Why national curriculum levels need replacing

One of the main reasons why people say we need to keep national curriculum levels is because they provide a common language.

I am all in favour of a common language, but levels did not provide this, as I have argued before here. Since I wrote that last post, I have come across this fascinating paper by Peter Pumfrey. It was written nearly twenty years ago, when levels were first introduced. It looks at the results of pupils in the KS1 reading tests. It is summarised by Bonnie Macmillan in Why School Children Can’t Read:

An investigation comparing pupils’ standardised reading scores with their level of attainment on national curriculum tests is starkly illustrative.  Children who had been assessed as having attained level 2 (the average expected for their age) on national curriculum tests were found to have reading ages, determined from standardised testing, ranging from 5.7 to 12.9 years. That is, within the group of pupils all categorised as level 2, there was an incredible 7 year range in the actual reading abilities represented. Similarly, those categorised as level 1 were found to have reading ages ranging from 5.7 to 9.6 years.

Even though I was well aware of all the problems with levels, I was still astonished to read this. Not only does the level 2 category include pupils of such differing attainment as to be practically meaningless, it also significantly overlaps with the level 1 category. That doesn’t look to me as though levels are giving us a common and shared understanding.

Although I know of no similar research which has been done more recently, a look at the distribution of levels in the KS2 tests suggests that there is something similar going on. In the KS2 tests, approximately 15% of pupils get a level 3 or below, 50% get a 4 and 35% get a 5. So the number of pupils achieving a level 4 – that is, national expectations – runs from approximately the 16th to the 65th percentile. I suspect if we did a reading age test on all of these pupils, we would find huge variations in their results. Anecdotally, I know of plenty of secondary schools who find that some of their level 4s have difficulty with reading and are placed in their catch-up reading classes. So again, how useful is it, and how much of a ‘common language’ do levels provide if the level 4 range runs from pupils who are still struggling with reading and writing up to pupils who are confident readers and writers. One of the reasons why so many secondary schools reassess their pupils on entry (CAT4, for example, is used in over 50% of UK secondaries) is because the KS2 SATs do not provide a common language or that much in the way of useful information.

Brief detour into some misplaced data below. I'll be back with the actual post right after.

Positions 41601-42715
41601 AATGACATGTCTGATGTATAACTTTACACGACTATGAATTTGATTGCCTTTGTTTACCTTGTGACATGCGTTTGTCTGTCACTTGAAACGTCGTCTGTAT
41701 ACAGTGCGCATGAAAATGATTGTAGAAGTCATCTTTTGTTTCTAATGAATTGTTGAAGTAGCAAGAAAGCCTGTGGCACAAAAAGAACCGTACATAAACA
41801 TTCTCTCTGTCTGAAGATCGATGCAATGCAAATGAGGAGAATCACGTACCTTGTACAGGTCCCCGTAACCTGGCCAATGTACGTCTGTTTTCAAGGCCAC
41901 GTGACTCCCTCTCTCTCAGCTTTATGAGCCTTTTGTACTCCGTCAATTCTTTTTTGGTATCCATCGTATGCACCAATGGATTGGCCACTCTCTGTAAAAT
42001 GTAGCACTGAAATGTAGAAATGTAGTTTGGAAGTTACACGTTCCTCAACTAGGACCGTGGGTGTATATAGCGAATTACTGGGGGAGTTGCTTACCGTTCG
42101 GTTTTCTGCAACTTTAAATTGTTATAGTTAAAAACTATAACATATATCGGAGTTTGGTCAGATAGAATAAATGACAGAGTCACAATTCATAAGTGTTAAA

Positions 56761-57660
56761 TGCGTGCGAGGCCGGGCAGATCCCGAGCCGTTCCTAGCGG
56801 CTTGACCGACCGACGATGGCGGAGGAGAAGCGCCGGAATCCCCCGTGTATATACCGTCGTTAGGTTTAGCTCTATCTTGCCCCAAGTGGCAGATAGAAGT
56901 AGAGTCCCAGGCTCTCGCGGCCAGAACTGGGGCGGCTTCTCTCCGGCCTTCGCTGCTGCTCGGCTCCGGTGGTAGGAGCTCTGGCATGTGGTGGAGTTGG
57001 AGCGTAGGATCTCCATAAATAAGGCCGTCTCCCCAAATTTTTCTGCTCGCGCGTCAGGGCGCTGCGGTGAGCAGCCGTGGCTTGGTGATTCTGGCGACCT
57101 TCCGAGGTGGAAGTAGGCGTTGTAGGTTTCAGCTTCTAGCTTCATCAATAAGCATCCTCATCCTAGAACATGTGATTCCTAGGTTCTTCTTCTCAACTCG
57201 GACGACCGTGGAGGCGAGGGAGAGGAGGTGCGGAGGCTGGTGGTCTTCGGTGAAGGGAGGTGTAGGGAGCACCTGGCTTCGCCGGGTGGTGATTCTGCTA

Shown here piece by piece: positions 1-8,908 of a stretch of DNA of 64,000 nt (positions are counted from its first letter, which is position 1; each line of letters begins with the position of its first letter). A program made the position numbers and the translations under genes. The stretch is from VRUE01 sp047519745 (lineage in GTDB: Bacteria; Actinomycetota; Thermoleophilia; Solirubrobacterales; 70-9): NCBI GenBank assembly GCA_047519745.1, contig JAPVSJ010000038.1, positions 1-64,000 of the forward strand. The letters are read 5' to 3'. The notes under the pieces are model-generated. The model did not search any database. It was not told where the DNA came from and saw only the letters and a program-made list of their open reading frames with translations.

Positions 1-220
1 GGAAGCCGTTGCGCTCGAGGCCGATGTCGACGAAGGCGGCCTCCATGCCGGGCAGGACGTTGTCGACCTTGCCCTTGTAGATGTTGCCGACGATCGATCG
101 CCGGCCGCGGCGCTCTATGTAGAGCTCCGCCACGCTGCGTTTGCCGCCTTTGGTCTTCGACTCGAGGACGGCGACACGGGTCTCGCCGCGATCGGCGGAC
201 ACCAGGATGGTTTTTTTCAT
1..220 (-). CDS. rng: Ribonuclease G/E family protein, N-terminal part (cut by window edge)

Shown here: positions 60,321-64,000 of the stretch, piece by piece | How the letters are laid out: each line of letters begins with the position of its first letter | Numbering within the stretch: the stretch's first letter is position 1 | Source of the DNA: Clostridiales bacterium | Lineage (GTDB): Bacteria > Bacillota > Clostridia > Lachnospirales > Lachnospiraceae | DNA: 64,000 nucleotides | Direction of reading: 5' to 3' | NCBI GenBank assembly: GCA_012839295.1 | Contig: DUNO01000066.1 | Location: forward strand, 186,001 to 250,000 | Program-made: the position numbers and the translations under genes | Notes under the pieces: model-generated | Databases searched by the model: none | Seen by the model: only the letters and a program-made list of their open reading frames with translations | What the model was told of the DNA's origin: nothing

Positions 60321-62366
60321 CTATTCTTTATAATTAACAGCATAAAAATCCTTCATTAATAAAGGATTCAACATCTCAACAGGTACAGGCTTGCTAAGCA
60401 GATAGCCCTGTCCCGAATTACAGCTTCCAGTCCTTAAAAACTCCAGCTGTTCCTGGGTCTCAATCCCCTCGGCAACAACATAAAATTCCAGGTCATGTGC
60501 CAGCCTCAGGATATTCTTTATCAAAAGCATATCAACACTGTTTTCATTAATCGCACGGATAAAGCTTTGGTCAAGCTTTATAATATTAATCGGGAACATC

These vague bands cause further problems for secondary schools because they are used as the baseline for measuring progress across secondary. Expected progress for all level 4s is a C at GCSE. 84% of pupils in the top third of that level 4 category do go on to achieve a C or above at GCSE. But only 50% of those in the bottom third of the level 4 category do. (These figures are for English; they are similar for Maths). Schools who have a lot of pupils clustered in the bottom part of the level 4 category are being held to very tough attainment targets. Schools with lots of pupils clustered at the top of that level get relatively easy attainment targets. And of course, in practice, schools will not get fair spreads of level 4 pupils. Schools in some areas will take on a disproportionate number of ‘low’ level 4s, whereas other schools will get a disproportionate number of ‘high’ level 4s.

So, in conclusion, national curriculum levels do not provide a common language and this results in many pernicious effects. As for what could provide a common language, I will return to this in my next post.

0 responses to “Why national curriculum levels need replacing”

  1. […] Daisy Christodoulou has written persuasively about why we should rid ourselves of the shackles of National Curriculum Levels, but more importantly this opportunity presents us with the ability to build something that might […]

  2. whatonomy says:

    Is it safe to assume that reading age assessments are any more reliable?

  3. d1ougwal says:

    I have recently discovered huge gaps between reading ages from ks3-4 but then I am not sure how accurate the reading age test is!Looking forward to seeing what could provide a common language.

  4. […] you are interested in reading about it, all these ideas are pretty problematic, see here, here and here. Using the idea that a child is making ‘progress’ rather than simply learning more stuff can […]

  5. […] are interested in reading about it, all these ideas are pretty problematic, see here, here  and here.  Using the idea that a child is making ‘progress’ rather than simply learning more stuff can […]

  6. […] the reasons levels are problematic and suggest alternative ways forward, see here, here  and here.  Using the idea that a child is making ‘progress’ rather than simply learning more stuff can […]

  7. julietgreen says:

    I’m wondering what you think of the aftermath of the removal of levels. Faced with perceived pressure to ‘track progress’ our school has adopted a system of checking off statements and working out the % every half term, then basing a number on that % and using that to show progress. There are so many reasons why what we’re doing is wrong and inappropriate and I’ve ranted about these elsewhere. I’m like a post-colonial wanting the old regime back.

  8. […] I read Daisy Christodoulou’s piece about reading ages versus national curriculum levels and I felt sick. Daisy shares the […]

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